Shelf Share Thursday: "G" Is for "Good Books"
(A weekly meme hosted on Bippity Boppity Book)
that have been lingering on your shelf for a little while . . .
In a short discussion on another blog, someone estimated that book bloggers likely own an average of thirty unread books at any given time. (When did the "TBR pile" enter the reading culture, I wonder. Probably when reading became a consumer's hobby.)
Though I do have a little over thirty books waiting to be read, I take some comfort in the fact that I haven't been able to participate in most of Holly's "Shelf Share Thursdays"--and definitely won't be able to join next week. (No H books!) If my pile grew any bigger, I'd have nightmares about it coming after me . . .
But never mind that now as I think happy, positive, meme-worthy thoughts:
3 "G" Books
That Need More Love from Me
That Need More Love from Me
A Gathering of Days by Joan W. Blos
I bought this at a book fair in the first and last school I taught in. I'm not sure why I haven't read it yet. (Maybe I consider it one of my "Historical Reading Challenge" books, frozen until I complete Michael Cadnum's Crusader trilogy? . . . Or maybe I want to keep the last unread book from my aborted, tragic teaching career frozen for very different reasons . . .)
Yet I do recall browsing through all the other books at the fair, and settling on this one because I found the journal format sweet--and was touched by the idea that the young narrator, a thirteen-year-old girl, had no one to talk to about the changes in her family except a diary. (Don't I know that feeling well!)
It must have also reminded me of My Side of the Mountain by Jean Craighead George, another Newbery Award-winning novel told in diary form, which I had read and really enjoyed some time before this book fair.
Glory Road by Bruce Catton
He whom I call my Sugar Daddy sent me a copy of this book years ago because he thought it would fill in the holes in my understanding of history. It turned out to be the first book he had ever sent me that I couldn't get through at all--and he has sent me everything from Frederic Bastiat to Ray Bradbury. Every few months, I give it another try, with the same poor luck.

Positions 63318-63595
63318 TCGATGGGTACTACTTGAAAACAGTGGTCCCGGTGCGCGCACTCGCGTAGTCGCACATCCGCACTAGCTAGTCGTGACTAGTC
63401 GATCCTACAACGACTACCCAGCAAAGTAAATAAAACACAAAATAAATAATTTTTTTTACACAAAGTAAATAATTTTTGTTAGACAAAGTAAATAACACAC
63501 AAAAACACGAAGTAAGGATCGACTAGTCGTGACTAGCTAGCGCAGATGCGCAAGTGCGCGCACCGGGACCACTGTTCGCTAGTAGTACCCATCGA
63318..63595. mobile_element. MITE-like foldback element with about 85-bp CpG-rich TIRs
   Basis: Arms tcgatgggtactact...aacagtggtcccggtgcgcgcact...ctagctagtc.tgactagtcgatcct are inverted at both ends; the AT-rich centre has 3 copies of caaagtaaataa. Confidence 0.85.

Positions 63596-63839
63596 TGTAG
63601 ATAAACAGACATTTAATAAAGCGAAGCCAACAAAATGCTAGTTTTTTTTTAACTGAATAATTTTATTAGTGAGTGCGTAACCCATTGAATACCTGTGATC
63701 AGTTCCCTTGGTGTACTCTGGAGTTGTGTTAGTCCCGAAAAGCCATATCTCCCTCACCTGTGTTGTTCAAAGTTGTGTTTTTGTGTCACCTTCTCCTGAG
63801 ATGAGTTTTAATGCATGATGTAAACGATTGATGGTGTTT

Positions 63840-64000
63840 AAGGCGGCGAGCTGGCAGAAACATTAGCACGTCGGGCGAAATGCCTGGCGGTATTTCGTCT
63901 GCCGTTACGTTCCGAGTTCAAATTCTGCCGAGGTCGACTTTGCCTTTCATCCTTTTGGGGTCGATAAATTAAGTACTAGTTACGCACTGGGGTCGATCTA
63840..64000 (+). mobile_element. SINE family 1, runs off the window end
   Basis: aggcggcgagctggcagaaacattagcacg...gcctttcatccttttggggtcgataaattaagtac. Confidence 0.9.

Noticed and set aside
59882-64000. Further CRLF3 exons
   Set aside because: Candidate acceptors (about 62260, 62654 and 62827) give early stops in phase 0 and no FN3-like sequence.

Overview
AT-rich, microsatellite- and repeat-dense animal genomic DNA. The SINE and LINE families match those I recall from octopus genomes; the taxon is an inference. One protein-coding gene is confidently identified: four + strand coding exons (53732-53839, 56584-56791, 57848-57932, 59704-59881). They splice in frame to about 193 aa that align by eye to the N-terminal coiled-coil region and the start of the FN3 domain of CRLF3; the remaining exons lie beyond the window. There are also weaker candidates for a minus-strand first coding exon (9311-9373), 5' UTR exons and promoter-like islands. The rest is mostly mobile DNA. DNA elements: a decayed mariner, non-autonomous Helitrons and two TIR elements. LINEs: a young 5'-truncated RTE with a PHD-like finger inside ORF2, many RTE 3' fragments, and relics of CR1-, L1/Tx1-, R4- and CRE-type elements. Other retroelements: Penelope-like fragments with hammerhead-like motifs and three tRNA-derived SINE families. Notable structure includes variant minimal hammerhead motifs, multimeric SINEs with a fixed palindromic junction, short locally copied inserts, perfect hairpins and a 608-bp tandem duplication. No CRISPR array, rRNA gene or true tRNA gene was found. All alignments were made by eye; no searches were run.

I recall asking him why he thought I'd need a History lesson on a civil war in a country halfway around the world from mine. He replied that, first of all, the War between the States was not a "civil war" because it wasn't about two factions fighting for control of the country--not when what the South wanted was to secede from the Union. Secondly, if said war had ended differently, the United States would never have tried to acquire and rule over the Philippines thirty years later. So there actually is a deep connection between this chapter in American history and my own national history.
And that is why I keep trying with this book--and why I have for years felt great kinship with the conquered South.
Great Expectations by Charles Dickens
This was one classic I had to read for uni--and the first that I never finished! I'm not sure why, because I read the whole of D.H. Lawrence's Women in Love, assigned for the same course, and it was much longer and much more hateful. Maybe it was because the last third was some sort of weird and endless action sequence? See: I don't even remember!
But even though it is shelved with all the other books of my "past," I still nurse a fantasy of finally reading the whole story one day. Perhaps it will be after I turn fifty . . . I read somewhere that Dickens fans are a dying breed--or at least an aging breed--with the average age of voluntary Dickens readers being over fifty years old!
Knowing that, there's a good chance my contrarian streak will do something within the next twenty or so years to bring that average down a bit. So Pip still has more hope with me than he ever had with Estella!
Image Sources: a) A Gathering of Days by Joan W. Blos, b) Glory Road by Bruce Catton, c) Great Expectations by Charles Dickens